Trump snubs Danish Queen as state visit canceled over Greenland

Morten Buttler and Nick Rigillo
Denmark's Queen Margrethe attends the inauguration of the city of Soenderborg's new waterfront, in Southern Jutland, Denmark, Friday July 26, 2019.

President Donald Trump canceled a state visit to Denmark after his offer to buy Greenland was met first with bemusement, then flat refusal. Anger followed, and even Queen Margrethe II was drawn into the fray.

Trump had been due to make his first visit to Denmark, a founding member of NATO and a U.S. ally in the Iraq war, on Sept. 2-3. A series of reports last week indicated he wanted to purchase Greenland, the world’s biggest island and site of a strategic American base. The territory is part of the Kingdom of Denmark, though it has extensive home rule.

A leading member of the Danish government bloc on Wednesday called Trump’s behavior “hopeless,” while a former prime minister said the decision was “deeply insulting” to Danes. The queen weighed in, noting through a spokeswoman that the U.S. president’s decision to snub her invitation in a tweet came as a surprise.

Strategic visit

Prime Minister Mette Frederiksen said later that an invitation to Trump for a state visit still stands. The cancellation was a matter for regret, she told reporters in Copenhagen. “I was looking forward to his visit.”

Their discussions were to have focused on the strategic importance of Greenland. It’s where the U.S. has its northernmost base, Thule, and the island’s location close to the natural resources in the Arctic has made it attractive to both Russia and China. Frederiksen’s predecessor, Lars Lokke Rasmussen, said the debacle will require “enormous” work to repair trans-Atlantic relations.

The cancellation of the trip is a “diplomatic crisis,” said Kristian Jensen, a leading member of the opposition and a former finance minister. He hinted at the damage done to the post-World War II relationship with Denmark, which was among a handful of countries to follow the U.S. into the Iraq war.

Frederiksen had previously called the idea of buying Greenland absurd and said she hoped it was a joke. She made clear the island wasn’t for sale and that Denmark doesn’t have the authority to sell it in any case. Trump saved his response for Twitter.

Special country

“Denmark is a very special country with incredible people, but based on Prime Minister Mette Frederiksen’s comments, that she would have no interest in discussing the purchase of Greenland, I will be postponing our meeting scheduled in two weeks for another time,” Trump said in a Twitter post on Tuesday night.

Trump still plans to travel to Poland from Aug. 31 to Sept. 2 for commemorations marking the 80th anniversary of the start of World War II. The U.S. leader has praised that nation for meeting a target for defense spending by NATO member nations and added 1,000 U.S. troops on the ground there. He also has touted a possible new military base for U.S. forces, known as “Fort Trump.”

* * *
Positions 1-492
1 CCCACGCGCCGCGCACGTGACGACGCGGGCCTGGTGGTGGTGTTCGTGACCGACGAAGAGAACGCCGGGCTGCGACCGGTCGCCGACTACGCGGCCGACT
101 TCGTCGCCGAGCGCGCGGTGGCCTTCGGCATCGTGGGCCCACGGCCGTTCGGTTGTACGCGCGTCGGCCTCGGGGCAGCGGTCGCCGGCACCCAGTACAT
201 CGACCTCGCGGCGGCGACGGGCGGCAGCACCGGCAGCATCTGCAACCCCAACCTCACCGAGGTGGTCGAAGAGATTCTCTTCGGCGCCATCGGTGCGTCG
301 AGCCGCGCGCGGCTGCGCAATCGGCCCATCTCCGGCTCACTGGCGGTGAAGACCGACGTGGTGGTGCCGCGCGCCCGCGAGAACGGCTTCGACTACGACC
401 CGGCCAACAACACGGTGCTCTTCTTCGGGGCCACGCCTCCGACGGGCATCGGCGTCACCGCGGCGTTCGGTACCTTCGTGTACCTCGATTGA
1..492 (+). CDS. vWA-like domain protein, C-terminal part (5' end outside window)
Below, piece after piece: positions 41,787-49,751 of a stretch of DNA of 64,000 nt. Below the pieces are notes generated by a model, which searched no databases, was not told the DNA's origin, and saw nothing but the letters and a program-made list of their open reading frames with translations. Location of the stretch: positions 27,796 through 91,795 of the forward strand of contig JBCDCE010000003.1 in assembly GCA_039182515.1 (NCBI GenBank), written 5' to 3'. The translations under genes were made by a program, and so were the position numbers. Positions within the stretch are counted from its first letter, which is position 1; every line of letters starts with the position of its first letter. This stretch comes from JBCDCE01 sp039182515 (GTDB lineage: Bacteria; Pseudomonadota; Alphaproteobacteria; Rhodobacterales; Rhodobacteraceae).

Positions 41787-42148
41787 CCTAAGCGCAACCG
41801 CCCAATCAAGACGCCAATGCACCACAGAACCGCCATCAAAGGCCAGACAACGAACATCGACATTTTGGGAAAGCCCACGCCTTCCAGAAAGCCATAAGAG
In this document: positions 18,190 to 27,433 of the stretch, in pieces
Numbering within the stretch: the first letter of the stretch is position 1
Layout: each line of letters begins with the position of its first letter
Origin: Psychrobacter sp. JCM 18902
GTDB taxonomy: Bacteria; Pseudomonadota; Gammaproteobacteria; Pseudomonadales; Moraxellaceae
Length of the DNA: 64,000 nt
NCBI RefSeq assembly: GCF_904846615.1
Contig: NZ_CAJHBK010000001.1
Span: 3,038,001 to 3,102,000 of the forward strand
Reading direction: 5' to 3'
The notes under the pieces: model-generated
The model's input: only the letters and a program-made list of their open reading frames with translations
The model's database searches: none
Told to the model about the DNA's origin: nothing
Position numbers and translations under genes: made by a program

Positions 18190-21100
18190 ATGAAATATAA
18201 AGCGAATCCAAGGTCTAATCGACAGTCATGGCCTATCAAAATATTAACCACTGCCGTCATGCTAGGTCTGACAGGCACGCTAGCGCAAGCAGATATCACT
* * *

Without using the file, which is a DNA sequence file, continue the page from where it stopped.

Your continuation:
Morten Ostergaard, the leader of the Social Liberals who form part of the government bloc, tweeted that “reality has surpassed fantasy. It cannot be that no one in the U.S. state department told Trump in advance” that buying Greenland isn’t an option. “This is pretty hopeless. And it shows why we more than ever need to regard the EU members as our closest allies. You cannot count on this man.”

Here’s what former Danish PM Helle Thorning-Schmidt had to say:

Anders Fogh Rasmussen, who used to be NATO secretary general and is another former Danish PM, also weighed in:

Martin Lidegaard, a member of the government bloc and a former foreign minister, called the affair a “diplomatic farce.”

Trump wrote that “the Prime Minister was able to save a great deal of expense and effort for both the United States and Denmark by being so direct. I thank her for that and look forward to rescheduling sometime in the future!”

Earlier this week, the president told reporters that buying Greenland would be “a large real estate deal” that could ease a financial burden on Denmark.

Frederiksen and other officials ruled out a sale.

“Greenland isn’t for sale, Greenland isn’t Danish, Greenland is Greenlandic,” Frederiksen said Sunday during a visit to the island, according to the local newspaper Sermitsiaq. “I keep trying to hope that this isn’t something that was seriously meant.”

However serious White House discussions of a sale might have been, the topic prompted jokes on both sides of the Atlantic after Trump’s interest was reported. He got into the act Monday night with a tweet showing an image of a golden Trump tower on an austere Greenland landscape. “I promise not to do this to Greenland,” Trump wrote.

With assistance from John Harney.